How Technology Companies Lobby the Federal Government
If you think all companies that lobby the United States government are military contractors or oil companies, you might be surprised. Many major technology vendors are high up on the list. And the quarterly lobbying reports for the federal government, which just came out, are always fascinating reading.
“Section 209 of HLOGA requires the Secretary of the Senate to make all documents filed under the [Lobbying Disclosure Act], as amended, available to the public over the Internet,” notes the U.S. lobbying website, which enables you to search either for reports matching specific parameters, such as vendor, issue, time period, and so on, or to download the entire database. Reports typically come out on the 22nd or so of the month after the quarter ends. Reports for the most recent quarter were turned in last month.
A number of major computer industry household names spend millions of dollars every quarter attempting to influence the U.S. federal government. Their goals tend to focus less on persuading government agencies to buy their products, and more on issues that affect their business.
Organizations such as OpenSecrets.org follow the lobbying reports and track these issues. Many of the technology firms’ lobbying goals are similar. In particular, a number of technology companies, most notably Microsoft, lobby on immigration issues. “Silicon Valley is putting its collective weight behind the push for immigration reform in hopes of securing passage of legislation that would help companies hire more highly skilled foreign workers who earn degrees in the United States,” explains Hillicon Valley, the technology blog for the Congressional newspaper The Hill. “Facebook has been active in lobbying Congress to pass bills that would free up more green cards for highly-skilled workers and increase the annual H-1B visa cap. The social network company lobbied in the last quarter on the Senate Gang of Eight’s sweeping immigration bill, the tech-friendly I-Squared Act in the Senate, and Rep. Darrell Issa’s (R-Calif.) high-skilled immigration bill.”
On the other hand, some companies’ issues are different. For example, Google’s top three issues are telecommunications; copyright, patent, and trademark; and labor, antitrust, and workplace. In comparison, Facebook’s are immigration, taxes, and computers and information technology, most likely because the company has come under fire for taking advantage of tax breaks. The tax issue on which Facebook has most lobbied is S 268, the CUT Loopholes Act, which is intended to keep companies from offshoring profits. Lobbyists for Facebook are also tracking children’s online privacy rules, reforming an email privacy bill, cybersecurity, corporate tax issues and interest in Do-Not-Track online legislation, while Google worked in the last quarter on regulation of online advertising, cybersecurity, privacy and data security, Hillicon Valley continues.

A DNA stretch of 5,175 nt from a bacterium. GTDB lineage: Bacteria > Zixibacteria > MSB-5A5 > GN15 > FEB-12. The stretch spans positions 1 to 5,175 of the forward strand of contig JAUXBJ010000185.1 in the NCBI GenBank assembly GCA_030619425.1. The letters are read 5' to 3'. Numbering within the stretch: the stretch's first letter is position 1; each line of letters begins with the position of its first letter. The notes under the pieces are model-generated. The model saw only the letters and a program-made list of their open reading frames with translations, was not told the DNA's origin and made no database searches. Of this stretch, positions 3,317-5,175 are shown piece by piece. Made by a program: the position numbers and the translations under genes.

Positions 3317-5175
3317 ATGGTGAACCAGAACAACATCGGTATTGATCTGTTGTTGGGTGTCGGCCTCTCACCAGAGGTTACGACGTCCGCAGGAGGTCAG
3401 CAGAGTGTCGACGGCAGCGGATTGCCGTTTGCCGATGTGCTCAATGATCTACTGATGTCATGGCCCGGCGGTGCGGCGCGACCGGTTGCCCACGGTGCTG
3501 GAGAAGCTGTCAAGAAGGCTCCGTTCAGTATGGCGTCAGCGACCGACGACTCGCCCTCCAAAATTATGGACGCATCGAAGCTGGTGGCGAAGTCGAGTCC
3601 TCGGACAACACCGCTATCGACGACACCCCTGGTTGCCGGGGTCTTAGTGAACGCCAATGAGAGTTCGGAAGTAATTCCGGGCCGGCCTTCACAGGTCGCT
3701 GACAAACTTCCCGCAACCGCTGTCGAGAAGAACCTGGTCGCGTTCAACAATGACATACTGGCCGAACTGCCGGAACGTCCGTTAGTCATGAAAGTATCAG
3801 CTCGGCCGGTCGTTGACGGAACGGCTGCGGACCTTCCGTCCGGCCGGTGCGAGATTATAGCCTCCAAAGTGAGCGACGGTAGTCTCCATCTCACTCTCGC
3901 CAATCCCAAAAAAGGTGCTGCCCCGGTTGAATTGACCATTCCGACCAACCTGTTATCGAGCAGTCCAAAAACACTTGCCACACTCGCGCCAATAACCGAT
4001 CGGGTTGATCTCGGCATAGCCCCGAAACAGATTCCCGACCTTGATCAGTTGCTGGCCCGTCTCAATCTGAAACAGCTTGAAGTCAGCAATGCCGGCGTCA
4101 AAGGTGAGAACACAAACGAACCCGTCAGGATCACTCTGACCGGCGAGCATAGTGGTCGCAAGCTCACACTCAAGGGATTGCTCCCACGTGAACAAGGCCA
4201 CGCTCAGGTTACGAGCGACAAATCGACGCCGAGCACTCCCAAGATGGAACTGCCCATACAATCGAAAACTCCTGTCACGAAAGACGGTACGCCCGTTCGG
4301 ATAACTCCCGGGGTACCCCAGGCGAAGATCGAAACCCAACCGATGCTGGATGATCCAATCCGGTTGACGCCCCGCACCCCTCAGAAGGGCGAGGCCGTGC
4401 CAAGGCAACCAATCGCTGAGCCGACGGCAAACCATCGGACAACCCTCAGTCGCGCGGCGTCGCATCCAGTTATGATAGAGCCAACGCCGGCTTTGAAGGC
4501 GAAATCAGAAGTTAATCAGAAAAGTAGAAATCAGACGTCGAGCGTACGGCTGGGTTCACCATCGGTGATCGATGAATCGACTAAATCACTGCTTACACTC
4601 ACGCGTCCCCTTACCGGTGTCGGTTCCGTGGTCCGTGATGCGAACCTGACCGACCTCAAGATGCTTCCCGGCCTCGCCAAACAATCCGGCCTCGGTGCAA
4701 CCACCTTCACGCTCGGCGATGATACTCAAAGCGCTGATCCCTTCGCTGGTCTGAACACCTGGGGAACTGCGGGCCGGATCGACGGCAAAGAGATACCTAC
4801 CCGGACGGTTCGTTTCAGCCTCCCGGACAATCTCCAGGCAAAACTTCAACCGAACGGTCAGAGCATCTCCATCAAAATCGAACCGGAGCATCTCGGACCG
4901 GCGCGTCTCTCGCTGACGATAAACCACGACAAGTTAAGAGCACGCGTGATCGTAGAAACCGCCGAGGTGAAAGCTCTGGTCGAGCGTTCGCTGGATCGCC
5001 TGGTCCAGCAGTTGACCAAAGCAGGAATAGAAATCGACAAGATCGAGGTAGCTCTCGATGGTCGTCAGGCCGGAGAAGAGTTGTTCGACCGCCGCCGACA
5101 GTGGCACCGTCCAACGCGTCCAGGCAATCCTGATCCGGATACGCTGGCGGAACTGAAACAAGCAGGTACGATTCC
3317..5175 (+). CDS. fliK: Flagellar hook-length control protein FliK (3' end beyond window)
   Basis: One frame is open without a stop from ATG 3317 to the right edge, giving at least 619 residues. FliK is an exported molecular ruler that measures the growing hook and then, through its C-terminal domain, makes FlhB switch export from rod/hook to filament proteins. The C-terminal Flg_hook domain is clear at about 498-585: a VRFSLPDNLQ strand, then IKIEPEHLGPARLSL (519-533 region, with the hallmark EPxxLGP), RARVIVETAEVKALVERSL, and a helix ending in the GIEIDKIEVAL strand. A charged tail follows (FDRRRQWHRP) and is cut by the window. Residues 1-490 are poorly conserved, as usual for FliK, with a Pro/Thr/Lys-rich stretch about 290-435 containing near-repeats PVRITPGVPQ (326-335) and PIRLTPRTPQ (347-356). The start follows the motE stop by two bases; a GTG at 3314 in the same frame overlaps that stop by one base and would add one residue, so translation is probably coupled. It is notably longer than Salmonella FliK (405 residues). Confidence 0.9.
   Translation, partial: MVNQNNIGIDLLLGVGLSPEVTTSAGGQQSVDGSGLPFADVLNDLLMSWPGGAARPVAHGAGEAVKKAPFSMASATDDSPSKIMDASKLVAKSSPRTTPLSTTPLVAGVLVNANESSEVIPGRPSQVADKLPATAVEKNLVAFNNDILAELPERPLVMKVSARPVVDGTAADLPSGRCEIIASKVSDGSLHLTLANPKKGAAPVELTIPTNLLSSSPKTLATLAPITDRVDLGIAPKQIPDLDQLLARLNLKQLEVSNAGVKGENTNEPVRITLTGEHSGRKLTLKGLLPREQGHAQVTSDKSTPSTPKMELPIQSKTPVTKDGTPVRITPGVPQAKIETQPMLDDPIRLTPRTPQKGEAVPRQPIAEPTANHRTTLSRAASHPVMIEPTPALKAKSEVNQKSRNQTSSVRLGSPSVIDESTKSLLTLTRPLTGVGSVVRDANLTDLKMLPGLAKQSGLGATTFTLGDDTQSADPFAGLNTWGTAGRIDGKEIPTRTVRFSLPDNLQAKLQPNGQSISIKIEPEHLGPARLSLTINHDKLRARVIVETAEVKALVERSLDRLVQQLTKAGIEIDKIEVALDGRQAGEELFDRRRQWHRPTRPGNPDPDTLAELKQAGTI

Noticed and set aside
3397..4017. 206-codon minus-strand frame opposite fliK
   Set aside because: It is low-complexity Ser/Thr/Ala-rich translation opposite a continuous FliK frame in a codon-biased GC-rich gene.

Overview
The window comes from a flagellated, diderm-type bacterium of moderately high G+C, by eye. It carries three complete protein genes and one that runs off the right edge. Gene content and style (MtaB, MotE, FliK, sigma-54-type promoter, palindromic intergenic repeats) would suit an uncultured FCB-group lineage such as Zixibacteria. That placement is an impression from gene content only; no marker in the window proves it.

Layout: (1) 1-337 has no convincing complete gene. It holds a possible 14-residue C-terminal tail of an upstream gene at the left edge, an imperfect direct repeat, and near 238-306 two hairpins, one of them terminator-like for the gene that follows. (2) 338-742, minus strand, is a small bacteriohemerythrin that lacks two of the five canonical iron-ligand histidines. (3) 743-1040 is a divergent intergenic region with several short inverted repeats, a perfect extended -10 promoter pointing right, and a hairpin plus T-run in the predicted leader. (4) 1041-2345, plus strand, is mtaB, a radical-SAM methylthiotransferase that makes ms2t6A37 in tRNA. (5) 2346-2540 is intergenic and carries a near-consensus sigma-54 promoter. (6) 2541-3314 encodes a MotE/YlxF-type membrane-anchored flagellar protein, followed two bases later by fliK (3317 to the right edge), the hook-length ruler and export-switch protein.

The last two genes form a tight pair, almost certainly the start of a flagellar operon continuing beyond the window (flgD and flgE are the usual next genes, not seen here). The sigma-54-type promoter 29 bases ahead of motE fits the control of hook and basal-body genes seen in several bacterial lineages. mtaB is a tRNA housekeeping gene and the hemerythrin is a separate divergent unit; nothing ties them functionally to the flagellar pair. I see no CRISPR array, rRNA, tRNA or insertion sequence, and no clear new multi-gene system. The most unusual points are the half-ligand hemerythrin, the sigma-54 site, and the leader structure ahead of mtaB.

The top lobbying issue for both Apple and Amazon is reforming the tax code. Unlike Apple and Facebook, however, Amazon is playing a major role in lobbying for vendor collection of Internet sales taxes. Apple’s second and third major focus areas are telecommunications and copyright, patent, and trademark – likely because its lawsuit with Samsung, with which Google is also involved. Amazon’s other two issues are copyright, patent, and trademark, but also consumer product safety — presumably because it wants to limit its liability should someone order a product from Amazon that hurts them.
Generally, most tech companies spent more on government lobbying this year than last, though less than the previous quarter. This is typical, because most companies focus their lobbying attentions when Congress first comes into session, noted the AllFacebook blog.
Here are some of the tech industry’s largest lobbyists by spending, according to Consumer Watchdog:
- Google’s spending — though it topped all other technology vendors, with $3.36 million — declined 14 percent from the record level of 2012 when it spent $3.92 million in the second quarter, Consumer Watchdog notes. During that year it was facing an antitrust investigation by the Federal Trade Commission.
- Verizon, second to Google, spent $3.24 million, a decrease of 17 percent from $3.94 million last year –almost matching AT&T’s $3.74 million, an increase of 7 percent from $3.48 million
- Microsoft spent $2.96 million on its lobbying efforts, a company record, and up 47 percent from $2.01 million the previous year.
- IBM spent $1.9 million, an increase of 90 percent from $1 million in 2012.
- Oracle spent $1.66 million, an increase of 13 percent from $1.47 million in 2012.
- Facebook spent $1.06 million, a 10 percent increase from $960,000 the previous year.
- Amazon spent $860,000, an increase of 25 percent from $690,000 in 2012.
- Apple spent $690,000, an increase of 47 percent from $470,000 in 2012.
One issue that didn’t come up much? The Foreign Intelligence Secrets Act (FISA), which is the law that the National Security Agency has been using to justify its search for foreign suspects’ Internet communications. “Only two of those tech leaders — Facebook and Microsoft — even mentioned the related laws in their latest lobbying reports,” Politico notes. It will be interesting to see how that changes in the next quarter.
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